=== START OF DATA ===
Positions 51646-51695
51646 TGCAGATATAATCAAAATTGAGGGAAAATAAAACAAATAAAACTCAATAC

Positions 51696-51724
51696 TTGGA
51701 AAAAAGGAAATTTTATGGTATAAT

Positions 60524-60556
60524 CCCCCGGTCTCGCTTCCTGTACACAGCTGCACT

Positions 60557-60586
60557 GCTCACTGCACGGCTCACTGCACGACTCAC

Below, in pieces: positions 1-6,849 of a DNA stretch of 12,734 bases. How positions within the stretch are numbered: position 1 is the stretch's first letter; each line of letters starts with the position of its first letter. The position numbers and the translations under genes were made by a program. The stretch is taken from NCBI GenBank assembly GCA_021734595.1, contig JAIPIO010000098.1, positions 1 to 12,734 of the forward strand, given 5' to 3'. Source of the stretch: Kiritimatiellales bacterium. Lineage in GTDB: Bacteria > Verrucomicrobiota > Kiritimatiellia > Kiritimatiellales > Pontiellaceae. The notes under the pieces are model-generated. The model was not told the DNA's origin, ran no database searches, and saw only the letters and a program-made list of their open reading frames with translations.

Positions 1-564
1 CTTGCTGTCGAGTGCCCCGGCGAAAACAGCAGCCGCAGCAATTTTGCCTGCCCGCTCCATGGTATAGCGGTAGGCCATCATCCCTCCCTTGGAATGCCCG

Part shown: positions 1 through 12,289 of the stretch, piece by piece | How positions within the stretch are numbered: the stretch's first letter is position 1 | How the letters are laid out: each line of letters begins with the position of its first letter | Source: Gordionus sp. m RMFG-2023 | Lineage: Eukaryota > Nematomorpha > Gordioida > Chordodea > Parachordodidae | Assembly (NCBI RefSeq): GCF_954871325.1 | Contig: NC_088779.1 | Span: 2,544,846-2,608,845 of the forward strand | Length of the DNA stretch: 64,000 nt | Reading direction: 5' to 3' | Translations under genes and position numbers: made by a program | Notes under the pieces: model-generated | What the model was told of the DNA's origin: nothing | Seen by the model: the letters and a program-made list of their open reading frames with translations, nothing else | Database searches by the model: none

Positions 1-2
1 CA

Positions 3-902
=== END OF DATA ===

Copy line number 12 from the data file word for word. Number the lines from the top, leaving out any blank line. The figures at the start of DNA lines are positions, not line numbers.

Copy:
1 CTTGCTGTCGAGTGCCCCGGCGAAAACAGCAGCCGCAGCAATTTTGCCTGCCCGCTCCATGGTATAGCGGTAGGCCATCATCCCTCCCTTGGAATGCCCG